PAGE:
8. The East Side of Manhattan Was Once Full of Breweries
Image via New-York Historical Society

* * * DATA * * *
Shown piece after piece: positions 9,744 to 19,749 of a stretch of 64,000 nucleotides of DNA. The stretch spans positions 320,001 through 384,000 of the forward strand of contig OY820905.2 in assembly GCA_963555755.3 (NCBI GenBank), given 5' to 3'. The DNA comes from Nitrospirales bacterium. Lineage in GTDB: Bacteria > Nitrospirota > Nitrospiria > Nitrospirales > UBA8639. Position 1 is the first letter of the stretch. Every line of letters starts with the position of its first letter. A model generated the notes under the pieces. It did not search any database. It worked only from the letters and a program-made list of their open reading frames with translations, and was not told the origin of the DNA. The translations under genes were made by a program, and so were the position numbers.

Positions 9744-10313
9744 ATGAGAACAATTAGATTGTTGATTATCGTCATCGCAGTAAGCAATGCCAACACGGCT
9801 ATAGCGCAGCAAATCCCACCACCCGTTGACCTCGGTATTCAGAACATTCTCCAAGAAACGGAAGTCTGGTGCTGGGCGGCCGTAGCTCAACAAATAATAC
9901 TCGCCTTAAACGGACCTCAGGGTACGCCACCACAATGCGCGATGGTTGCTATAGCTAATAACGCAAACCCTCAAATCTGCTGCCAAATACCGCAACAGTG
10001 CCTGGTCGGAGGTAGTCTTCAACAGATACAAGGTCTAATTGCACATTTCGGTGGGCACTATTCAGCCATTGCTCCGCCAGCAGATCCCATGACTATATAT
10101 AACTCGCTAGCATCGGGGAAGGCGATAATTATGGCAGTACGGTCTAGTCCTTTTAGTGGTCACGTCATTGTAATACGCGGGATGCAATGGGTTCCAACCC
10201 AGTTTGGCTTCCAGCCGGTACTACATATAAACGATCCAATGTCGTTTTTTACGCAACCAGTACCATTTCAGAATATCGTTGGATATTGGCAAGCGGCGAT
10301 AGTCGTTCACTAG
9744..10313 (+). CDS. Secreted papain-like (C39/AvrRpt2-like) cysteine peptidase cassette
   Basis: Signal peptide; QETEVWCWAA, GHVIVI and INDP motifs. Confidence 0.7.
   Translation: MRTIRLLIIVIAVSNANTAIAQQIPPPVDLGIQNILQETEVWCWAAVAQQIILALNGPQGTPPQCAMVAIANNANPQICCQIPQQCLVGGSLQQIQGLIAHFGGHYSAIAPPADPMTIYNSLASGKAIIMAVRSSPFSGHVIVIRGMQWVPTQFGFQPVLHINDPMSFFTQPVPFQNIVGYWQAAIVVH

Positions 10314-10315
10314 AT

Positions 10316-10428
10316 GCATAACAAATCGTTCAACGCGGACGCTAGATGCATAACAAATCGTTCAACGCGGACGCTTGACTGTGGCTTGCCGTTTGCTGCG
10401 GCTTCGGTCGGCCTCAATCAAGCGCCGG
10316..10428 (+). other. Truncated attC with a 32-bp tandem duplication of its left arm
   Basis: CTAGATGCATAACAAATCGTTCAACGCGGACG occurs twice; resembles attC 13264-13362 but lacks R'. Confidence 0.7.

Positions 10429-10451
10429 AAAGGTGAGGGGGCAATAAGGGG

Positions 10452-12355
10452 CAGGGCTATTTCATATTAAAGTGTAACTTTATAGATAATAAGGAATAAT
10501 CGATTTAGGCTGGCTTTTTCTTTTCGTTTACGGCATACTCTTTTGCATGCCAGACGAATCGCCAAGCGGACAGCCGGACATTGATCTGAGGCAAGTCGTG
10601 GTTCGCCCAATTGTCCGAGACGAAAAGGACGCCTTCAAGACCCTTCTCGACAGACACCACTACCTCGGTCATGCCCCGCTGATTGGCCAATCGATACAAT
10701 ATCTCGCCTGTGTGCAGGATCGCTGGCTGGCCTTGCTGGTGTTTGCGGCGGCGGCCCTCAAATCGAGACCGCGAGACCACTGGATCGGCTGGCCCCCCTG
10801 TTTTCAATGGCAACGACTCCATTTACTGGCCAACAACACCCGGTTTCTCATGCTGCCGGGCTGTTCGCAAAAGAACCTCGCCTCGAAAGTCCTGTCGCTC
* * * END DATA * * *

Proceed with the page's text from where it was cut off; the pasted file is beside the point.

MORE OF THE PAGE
The waterfront on both sides of the East River in Manhattan and Brooklyn were full of breweries. By the mid 1800s, the Turtle Bay cove had been infilled and was packed with breweries, slaughterhouses, industrial uses and slums, and was one of the most polluted places in the city. This land would be purchased and redeveloped into the United Nations. George Ehret, at one point the largest brewer in the country, opened in 1866 uptown at 92nd Street. Even further inland, Carnegie Hall was built on the land of a former brewery.